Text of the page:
Diving In Huatulco, Mexico

Diving In Huatulco, Mexico

Huatulco Dive Center – Huatulco, Mexico

I was thumbing through my dive book one night, remembering dives that I have taken, and people that I have met along my journey as a diver.  All I can say is I have been fortunate to dive in some special places with some special people.  The first trip my wife and I took was to Roatan, and that has become a special place for us, but I have been to one other dive location that I would like to revisit.

Huatulco Dive Center was the operator for my first dives in the Pacific Ocean (dive numbers 10 and 11 for me – see what taking notes do for the memories). Luca, the owner/operator, and Alex were the dive masters for the dive.  The weather on top was fantastic, but being that it was the ocean, things were different underwater.  There had been some storms in the area that had prevented the dive operators from going out the days prior, but the weather broke, and the conditions settled down enough that we got two dives completed that morning.

The first dive at the dive site called Laborinto was different than the dives I had done in Roatan.  The sandy bottom and rock formations kept my attention as different fish moved in and out of my view.  Now being these dives were very early in my diving experience, I was more focused on breathing and trying to keep my buoyancy in check than everything else that was going on during the dive.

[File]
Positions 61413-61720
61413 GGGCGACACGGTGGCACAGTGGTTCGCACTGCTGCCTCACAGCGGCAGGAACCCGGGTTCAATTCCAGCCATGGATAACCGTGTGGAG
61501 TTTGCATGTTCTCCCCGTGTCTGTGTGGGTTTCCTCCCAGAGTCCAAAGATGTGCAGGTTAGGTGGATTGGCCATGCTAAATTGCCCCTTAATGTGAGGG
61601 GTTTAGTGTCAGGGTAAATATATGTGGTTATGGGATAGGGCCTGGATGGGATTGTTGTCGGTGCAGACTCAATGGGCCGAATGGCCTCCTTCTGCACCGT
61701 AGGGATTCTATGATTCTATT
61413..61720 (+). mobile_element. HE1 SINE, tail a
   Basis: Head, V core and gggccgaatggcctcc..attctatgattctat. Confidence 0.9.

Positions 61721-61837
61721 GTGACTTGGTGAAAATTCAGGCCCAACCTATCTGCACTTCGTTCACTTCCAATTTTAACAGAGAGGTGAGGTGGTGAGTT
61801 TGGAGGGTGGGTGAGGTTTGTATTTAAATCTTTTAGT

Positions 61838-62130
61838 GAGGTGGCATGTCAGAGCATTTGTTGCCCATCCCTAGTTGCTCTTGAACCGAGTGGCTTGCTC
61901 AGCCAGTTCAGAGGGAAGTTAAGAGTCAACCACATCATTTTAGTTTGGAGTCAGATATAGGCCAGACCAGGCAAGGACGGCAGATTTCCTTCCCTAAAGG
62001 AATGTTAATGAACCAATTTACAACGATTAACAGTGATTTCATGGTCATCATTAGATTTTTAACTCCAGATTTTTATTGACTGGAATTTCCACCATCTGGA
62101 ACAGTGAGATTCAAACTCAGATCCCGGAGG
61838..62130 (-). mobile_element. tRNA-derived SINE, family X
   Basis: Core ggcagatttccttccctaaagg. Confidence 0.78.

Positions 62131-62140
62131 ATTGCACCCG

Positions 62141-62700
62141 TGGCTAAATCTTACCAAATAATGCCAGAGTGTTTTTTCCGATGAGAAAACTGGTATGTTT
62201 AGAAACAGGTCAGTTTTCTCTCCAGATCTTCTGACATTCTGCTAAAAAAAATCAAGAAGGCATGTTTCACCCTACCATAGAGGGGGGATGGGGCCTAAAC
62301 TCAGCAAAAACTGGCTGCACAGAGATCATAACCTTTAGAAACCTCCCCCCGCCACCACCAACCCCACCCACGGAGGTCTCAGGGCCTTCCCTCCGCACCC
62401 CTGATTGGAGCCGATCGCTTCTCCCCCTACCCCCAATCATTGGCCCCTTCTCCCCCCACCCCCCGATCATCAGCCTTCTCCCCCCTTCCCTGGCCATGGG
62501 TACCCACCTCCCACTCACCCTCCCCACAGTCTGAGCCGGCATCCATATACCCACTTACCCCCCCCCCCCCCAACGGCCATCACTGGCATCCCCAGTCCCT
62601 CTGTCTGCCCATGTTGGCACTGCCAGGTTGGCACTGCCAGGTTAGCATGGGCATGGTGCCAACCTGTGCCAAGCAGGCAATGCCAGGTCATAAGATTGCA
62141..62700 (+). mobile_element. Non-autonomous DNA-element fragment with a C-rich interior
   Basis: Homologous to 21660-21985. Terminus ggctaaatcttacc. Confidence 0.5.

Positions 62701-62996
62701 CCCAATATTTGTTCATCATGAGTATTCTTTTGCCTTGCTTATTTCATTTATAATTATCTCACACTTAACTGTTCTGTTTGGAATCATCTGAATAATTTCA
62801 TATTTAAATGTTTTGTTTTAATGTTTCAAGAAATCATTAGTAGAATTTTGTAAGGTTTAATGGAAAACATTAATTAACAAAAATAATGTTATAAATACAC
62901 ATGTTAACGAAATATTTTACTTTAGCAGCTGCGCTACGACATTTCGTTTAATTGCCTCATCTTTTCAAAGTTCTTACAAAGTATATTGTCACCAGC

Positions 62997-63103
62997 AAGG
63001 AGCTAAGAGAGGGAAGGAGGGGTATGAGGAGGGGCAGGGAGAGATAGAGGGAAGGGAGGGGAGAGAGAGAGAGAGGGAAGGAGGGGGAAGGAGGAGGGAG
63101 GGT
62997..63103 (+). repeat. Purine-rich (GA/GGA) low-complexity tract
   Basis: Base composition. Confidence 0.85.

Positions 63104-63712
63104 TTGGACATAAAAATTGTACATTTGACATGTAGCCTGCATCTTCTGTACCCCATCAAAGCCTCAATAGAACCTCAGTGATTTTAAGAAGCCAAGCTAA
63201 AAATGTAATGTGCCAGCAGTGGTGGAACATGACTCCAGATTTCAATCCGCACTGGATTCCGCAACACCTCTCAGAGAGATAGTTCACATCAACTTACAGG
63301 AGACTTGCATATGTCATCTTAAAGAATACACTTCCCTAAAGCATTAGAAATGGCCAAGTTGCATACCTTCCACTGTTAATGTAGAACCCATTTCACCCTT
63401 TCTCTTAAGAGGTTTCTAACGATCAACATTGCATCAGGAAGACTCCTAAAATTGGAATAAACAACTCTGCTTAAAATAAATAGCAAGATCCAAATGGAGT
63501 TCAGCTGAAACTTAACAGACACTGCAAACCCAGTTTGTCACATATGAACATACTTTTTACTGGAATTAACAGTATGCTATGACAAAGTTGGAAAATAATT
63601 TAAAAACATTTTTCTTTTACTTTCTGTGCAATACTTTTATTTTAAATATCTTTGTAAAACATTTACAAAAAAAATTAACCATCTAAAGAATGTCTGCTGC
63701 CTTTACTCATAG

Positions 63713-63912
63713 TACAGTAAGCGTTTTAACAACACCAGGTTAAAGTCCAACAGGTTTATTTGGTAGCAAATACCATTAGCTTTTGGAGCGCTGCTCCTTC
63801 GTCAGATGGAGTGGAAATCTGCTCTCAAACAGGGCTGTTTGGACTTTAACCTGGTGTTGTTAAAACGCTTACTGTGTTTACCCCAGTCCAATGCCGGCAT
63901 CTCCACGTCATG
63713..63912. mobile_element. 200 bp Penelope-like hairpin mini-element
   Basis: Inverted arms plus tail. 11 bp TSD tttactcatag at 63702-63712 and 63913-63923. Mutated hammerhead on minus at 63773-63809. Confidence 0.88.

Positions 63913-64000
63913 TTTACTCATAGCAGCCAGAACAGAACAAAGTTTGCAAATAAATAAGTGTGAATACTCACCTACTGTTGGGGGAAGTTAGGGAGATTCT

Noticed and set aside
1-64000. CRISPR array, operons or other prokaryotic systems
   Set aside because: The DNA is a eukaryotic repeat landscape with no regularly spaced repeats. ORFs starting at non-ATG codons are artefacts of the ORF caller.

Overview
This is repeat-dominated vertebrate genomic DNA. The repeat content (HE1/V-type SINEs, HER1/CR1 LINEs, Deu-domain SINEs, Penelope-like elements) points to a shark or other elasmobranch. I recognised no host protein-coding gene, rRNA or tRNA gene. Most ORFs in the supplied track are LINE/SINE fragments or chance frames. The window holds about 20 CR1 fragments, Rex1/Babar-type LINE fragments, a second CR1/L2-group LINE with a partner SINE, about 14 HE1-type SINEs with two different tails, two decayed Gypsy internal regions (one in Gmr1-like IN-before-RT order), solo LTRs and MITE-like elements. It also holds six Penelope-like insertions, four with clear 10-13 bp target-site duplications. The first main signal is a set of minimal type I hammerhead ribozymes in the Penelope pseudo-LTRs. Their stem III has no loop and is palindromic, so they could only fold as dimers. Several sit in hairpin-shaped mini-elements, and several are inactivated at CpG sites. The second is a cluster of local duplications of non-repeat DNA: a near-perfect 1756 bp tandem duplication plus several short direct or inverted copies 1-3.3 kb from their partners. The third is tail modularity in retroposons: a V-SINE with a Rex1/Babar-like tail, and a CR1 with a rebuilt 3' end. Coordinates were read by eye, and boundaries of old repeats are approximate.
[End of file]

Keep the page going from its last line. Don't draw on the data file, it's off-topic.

The one thing my notes have is big blue heavy body starfish with brown tips to the arms and the number of zebra eels that we saw as we were swimming along the rocks. Other notable fish included scorpionfish, blue pufferfish, and flutefish. By the way – the hand signals that divemasters use were still new to me at that time, so when they signaled the fish to me, I’m sure they got a quizzical look back of “what the heck does that mean….?”

The second dive site was at Maguey Rocks that included more flutefish, zebra moray eels, and a BIG green moray that was free-swimming. I say big, and my notes say four feet in length and thick, I mean very thick. Oh yea, and something about a big grouper that was eyeballing me.  I also recall the surge kicked my butt, but you know, that is diving.  Sometimes you just have to go with the conditions that you have if you want to get in the water.

The thing I remember the most, though, is the attention that Luca and his staff gave to a newbie diver in the Pacific ocean for the first time.  They made sure that I had a good time.  Luca – one of these days, I’m going to come back and dive with you again.

Charlie Vyles

Charlie is a native Texan and lives in Cypress, Texas, with his wife Lynnette. He is a former Conservation Officer who enjoys fishing, hunting, SCUBA diving, woodworking and a good book with a whiskey sour.

Leave a Reply

Your email address will not be published. Required fields are marked *